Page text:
[tor-dev] Error-Correcting Onions with Bech32
nullius at nym.zone
Mon Jan 1 23:51:14 UTC 2018
On 2018-01-01 at 22:36:53 +0000, Taylor R Campbell
<campbell+tor-dev at mumble.net> wrote:
>> Date: Sun, 31 Dec 2017 11:46:28 +0000
>> From: Alec Muffett <alec.muffett at gmail.com>
>> Or, indeed, you could leave out the hyphens and do the same; the Prop224
>> Onion address is 59 characters, leaving a budget of 63-59==4 characters or
>> 20 bits; we could put these at the end, in the space marked "@@@@":
Actually, the label part is 56 characters, not 59 characters.
rend-spec-v3.txt, § 6 [ONIONADDRESS]. See also § 1.2 [NAMING] (“The
result is a 56-character domain name”—nit, that should be “label”).
Using the first example example address therefrom:
$ bech32 -e pg6mmjiyjmcrsslvykfwnntlaru7p5svn6y2ymmju6nubxndf4pscryd.onion
Of course, 56 + 6 = ...
$ echo -n \
| wc -c
N.b. that this still includes the two octets of truncated SHA3-256,
wrapped inside a format with 30 bits of error-correcting BCH code.
Decoding/re-encoding the name to drop the SHA3 bits would cut the
payload from 280 to 264 octets, which could be represented in 53+6=59
Bech32 characters with the BCH ECC.
I also question whether the onion version needs a whole octet. In the
specific application of Bech32 to Bitcoin, the “witness version”
(version of encoded tx auth program) is restricted to 0–16, inclusive;
and the Bech32 coding is done with one of what I will call a “quintet”
char (5 bits) for the version, followed by the encoding of 8-bit octets
of the witness program. If the .onion version were resticted to 0–15
so as to fit in 4 bits, then only 260 bits = 52 quintets would be needed
to express the version plus the 256-bit master identity key. How many
.onion address versions are expected in, say, the next 20–30 years?
Adding a 6-char BCH code, the total label length would be 58 quintet
At these lengths, I think every character of pseudorandom data which can
be reasonably shaved off is a significant win for wetware UX.
0. Note, Bech32 encoding rules do not require that the encoded bit
length be a multiple of 5. The standard prescribes the simple rule that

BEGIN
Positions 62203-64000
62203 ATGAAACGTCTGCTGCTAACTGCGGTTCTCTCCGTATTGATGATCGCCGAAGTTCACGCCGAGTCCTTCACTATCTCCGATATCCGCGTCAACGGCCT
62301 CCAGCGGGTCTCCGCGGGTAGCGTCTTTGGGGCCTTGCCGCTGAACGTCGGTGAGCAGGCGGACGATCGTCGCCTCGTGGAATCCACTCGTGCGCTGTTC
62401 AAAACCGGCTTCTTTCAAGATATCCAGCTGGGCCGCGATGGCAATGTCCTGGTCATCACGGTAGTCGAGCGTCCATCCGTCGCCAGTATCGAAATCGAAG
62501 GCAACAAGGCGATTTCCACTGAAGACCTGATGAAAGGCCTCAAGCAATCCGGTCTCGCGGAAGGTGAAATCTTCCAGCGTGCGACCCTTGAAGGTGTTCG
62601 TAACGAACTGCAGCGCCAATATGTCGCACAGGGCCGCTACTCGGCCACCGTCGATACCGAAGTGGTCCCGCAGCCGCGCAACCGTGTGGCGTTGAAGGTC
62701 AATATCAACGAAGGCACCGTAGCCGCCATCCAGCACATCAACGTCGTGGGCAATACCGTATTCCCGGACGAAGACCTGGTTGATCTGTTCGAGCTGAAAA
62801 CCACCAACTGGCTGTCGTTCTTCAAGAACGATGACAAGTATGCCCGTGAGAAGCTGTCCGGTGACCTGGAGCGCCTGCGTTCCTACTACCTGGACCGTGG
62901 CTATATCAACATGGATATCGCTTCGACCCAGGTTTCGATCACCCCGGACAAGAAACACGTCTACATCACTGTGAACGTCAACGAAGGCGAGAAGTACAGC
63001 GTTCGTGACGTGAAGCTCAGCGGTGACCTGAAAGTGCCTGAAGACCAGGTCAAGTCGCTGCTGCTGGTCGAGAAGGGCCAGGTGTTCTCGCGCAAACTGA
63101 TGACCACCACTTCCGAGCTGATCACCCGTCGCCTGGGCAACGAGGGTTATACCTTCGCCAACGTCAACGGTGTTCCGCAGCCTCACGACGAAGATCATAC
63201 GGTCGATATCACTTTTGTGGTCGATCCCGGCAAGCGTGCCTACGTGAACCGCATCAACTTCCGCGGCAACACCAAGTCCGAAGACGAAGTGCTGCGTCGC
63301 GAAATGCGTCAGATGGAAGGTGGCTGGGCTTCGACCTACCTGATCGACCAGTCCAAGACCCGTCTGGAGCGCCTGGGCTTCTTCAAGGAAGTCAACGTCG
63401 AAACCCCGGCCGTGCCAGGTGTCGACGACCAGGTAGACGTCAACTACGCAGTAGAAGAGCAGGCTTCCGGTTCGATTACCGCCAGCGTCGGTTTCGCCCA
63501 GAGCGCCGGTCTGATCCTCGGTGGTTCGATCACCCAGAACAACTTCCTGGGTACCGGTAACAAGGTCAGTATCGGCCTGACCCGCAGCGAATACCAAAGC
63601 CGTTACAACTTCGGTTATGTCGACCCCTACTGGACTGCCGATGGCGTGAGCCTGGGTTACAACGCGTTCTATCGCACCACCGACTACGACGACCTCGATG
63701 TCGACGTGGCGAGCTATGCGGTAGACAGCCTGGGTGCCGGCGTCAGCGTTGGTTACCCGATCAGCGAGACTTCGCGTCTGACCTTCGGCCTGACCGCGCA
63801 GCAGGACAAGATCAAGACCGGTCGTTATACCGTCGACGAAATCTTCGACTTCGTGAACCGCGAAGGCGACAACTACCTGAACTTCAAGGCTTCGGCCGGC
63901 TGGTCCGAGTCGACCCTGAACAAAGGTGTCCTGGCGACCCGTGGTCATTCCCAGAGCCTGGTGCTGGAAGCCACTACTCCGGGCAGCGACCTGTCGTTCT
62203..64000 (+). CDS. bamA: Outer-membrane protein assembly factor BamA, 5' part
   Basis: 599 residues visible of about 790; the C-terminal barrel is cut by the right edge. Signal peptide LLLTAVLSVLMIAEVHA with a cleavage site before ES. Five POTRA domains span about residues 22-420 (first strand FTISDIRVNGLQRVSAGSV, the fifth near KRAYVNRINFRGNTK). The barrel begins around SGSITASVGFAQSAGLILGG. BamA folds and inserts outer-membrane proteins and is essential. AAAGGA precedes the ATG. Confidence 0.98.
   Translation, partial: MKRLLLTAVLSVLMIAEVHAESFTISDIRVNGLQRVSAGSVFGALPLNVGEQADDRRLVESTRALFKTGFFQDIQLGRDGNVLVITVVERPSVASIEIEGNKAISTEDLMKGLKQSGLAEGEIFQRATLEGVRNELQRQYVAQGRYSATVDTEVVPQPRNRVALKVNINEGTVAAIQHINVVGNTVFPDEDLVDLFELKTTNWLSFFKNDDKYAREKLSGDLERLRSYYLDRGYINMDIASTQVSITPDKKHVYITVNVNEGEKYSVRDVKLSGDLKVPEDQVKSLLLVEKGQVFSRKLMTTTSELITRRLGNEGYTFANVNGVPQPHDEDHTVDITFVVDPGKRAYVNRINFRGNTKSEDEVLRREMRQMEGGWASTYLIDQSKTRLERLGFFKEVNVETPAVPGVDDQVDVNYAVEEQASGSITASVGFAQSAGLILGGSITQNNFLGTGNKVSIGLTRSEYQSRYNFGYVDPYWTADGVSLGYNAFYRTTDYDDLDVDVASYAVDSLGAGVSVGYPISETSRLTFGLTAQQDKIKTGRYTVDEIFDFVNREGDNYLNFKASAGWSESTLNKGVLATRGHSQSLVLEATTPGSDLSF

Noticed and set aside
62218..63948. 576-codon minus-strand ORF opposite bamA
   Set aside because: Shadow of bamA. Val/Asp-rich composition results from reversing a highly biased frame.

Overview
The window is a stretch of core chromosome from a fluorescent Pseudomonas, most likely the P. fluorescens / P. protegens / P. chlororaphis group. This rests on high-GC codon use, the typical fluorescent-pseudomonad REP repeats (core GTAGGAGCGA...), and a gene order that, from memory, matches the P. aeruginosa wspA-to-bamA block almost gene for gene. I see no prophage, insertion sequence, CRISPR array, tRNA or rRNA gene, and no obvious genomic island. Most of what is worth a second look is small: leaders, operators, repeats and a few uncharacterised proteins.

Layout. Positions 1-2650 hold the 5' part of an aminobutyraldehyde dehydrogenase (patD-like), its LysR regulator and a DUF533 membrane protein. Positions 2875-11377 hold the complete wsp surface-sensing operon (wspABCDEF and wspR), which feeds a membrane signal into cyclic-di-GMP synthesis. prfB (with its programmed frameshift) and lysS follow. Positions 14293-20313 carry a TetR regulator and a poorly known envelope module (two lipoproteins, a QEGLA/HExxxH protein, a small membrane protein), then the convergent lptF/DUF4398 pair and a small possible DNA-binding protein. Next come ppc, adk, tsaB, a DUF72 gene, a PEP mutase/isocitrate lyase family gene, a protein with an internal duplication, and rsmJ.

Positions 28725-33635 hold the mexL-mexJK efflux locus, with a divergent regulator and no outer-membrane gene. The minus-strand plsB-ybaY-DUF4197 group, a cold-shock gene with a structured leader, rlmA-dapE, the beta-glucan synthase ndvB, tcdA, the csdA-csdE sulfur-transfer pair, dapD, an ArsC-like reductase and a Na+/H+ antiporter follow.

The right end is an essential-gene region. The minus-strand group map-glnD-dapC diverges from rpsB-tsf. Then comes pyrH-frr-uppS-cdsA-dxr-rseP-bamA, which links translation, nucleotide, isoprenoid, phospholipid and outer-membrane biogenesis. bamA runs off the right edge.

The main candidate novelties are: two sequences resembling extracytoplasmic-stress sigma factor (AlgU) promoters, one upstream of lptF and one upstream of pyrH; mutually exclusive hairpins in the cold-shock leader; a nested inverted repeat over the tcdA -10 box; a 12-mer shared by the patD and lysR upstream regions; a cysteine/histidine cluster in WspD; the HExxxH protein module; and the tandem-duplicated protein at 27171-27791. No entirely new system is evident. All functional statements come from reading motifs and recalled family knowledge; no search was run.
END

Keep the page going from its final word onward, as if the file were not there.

strings of octets be zero-padded to a multiple of 5 bits when encoding,
and decoded to octets with up to 4 trailing 0 bits discarded.
>Existing checksum in v3 addresses aside, what would prevent using a
>second DNS label for a longer checksum if you wanted a bigger budget?
>The labels are limited to 63 octets, but the whole name can be up to
>255 (including label length bytes).
I expect that the user burden of a greater length of pseudorandom
gibberish would outweigh any possible UX benefit of adding more checksum
data. A 6-quintet BCH code already provides error correction,
guarantees detection of errors affecting not more than 4 characters, and
has a <10^-9 probability of failing to detect a greater number of
errors. Is better than that really needed?
Upon the same cryptographic self-validation principle which .onion
applies in the first place, I have also considered such possibilities as
encoding a TLS public key fingerprint in subdomain labels. The
fingerprint could be automatically verified by the connecting TLS client
against the same data it itself provides via SNI. This could alleviate
the current need to get CAB Forum to approve some form of DV for .onion
certificates. However, the results must be considered absolutely
impracticable for humans transcription. The usage model would rely
exclusively on bookmarks, copypaste, etc.
nullius at nym.zone | PGP ECC: 0xC2E91CD74A4C57A105F6C21B5A00591B2F307E0C
Bitcoin: bc1qcash96s5jqppzsp8hy8swkggf7f6agex98an7h | (Segwit nested:
3NULL3ZCUXr7RDLxXeLPDMZDZYxuaYkCnG) (PGP RSA: 0x36EBB4AB699A10EE)
“‘If you’re not doing anything wrong, you have nothing to hide.’
No! Because I do nothing wrong, I have nothing to show.” — nullius
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